I've been talking up live video for some time now. Whether it's broadcast through Snapchat, Periscope, or Facebook Live, a live video has become the most engaging way for brands to inform, entertain, and build a connection. It's no wonder live video has been the talk of this year's internet marketing conferences.

But it took a stay-at-home mom from Texas to show the world just how powerful live video can be.

Candace Payne decided to treat herself to an electronic Chewbacca mask at Kohls. She then filmed herself putting on the mask in her car... and laughing hysterically at the sound the mask made.

The video couldn't be simpler. Her joy at the product couldn't be more natural. So far, the video has picked up more than 136 million views.

That's right... 136 million views of someone using a product and loving it. How much would traditional advertising have cost to reach an audience that size with a message that wouldn't have come close to the power of that video?

Kohls and its social media agency were onto it in a flash. They sent Payne a boatload of toys, $2,500-worth of gift cards, and 6,000 reward points... and they filmed the delivery. That video, too, has picked up more than 30 million views. Not surprisingly, Kohls has struggled to keep those masks on their shelves.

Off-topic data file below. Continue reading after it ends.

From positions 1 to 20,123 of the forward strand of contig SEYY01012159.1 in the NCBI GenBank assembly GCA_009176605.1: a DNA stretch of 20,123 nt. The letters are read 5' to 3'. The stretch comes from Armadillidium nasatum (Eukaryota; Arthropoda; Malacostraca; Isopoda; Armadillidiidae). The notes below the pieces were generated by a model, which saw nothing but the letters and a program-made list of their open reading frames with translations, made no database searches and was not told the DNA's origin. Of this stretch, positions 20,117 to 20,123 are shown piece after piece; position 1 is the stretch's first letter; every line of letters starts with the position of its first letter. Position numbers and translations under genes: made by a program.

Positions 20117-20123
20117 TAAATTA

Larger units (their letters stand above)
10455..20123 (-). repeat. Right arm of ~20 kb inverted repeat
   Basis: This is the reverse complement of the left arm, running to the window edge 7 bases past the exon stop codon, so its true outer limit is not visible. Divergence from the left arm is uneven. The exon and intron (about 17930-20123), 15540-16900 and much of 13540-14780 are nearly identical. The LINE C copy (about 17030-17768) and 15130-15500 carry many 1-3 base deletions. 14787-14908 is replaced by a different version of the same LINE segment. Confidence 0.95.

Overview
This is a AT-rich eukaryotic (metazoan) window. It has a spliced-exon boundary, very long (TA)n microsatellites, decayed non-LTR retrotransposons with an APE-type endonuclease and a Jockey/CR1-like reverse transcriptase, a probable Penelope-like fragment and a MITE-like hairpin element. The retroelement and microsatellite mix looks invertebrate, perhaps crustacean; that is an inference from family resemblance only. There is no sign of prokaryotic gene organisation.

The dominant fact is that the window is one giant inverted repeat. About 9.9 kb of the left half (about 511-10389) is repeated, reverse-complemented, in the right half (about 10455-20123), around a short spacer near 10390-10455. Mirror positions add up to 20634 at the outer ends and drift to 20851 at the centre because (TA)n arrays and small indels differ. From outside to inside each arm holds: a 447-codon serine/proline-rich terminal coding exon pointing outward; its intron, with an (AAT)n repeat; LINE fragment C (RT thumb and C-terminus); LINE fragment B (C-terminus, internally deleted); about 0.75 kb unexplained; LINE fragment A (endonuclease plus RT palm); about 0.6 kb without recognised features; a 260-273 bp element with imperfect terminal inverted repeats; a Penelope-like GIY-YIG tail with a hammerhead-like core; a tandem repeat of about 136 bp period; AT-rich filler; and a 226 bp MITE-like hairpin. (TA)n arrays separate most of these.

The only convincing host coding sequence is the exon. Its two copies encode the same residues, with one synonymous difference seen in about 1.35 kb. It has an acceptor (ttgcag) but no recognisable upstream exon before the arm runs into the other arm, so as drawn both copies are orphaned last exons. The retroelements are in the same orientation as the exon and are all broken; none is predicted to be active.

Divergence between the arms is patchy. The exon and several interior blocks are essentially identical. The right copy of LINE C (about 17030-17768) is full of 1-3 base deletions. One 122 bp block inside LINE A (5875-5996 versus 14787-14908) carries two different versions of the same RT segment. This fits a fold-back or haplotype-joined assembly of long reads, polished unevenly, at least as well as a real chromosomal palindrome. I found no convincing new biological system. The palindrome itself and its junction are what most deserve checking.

The success of that Facebook Live video has lessons for us all. Business owners have always wracked their brains trying to figure out which messages would most resonate with audiences, and looking for creative ways to deliver those stories. Coca Cola spent $3.5 billion in 2014 on advertising to get its messages out there. That's old school.

The fastest way to build trust with an audience is now also the most natural. It's customers showing their friends and family how much they love the products they've bought. It's brands talking directly to their buyers and broadcasting the exchanges live. It's not about messaging any more; it's about the relationship, and showing audiences the connection between the customer and the product is real and valued and constant.

When Candace Payne pulled on that mask and broke down in hysterics at the sight of herself as Chewbacca, when she said this was the best birthday present she'd ever bought herself, and when she said the mask was all hers and she wasn't going to let her kids "confinscate" it from her, she spoke directly to anyone who had ever bought themselves a treat that was utterly silly and yet wonderfully fun.

When Kohls showed up with a box of gifts and kept the story rolling, they showed they understood how important live video had become.

Every business now needs to be in the business of live video, broadcasting it themselves and encouraging their customers to broadcast it too. They need to be watching live video and they need to be reacting it to it.

Live video isn't just the talk of marketing conferences. It's also what gets customers talking.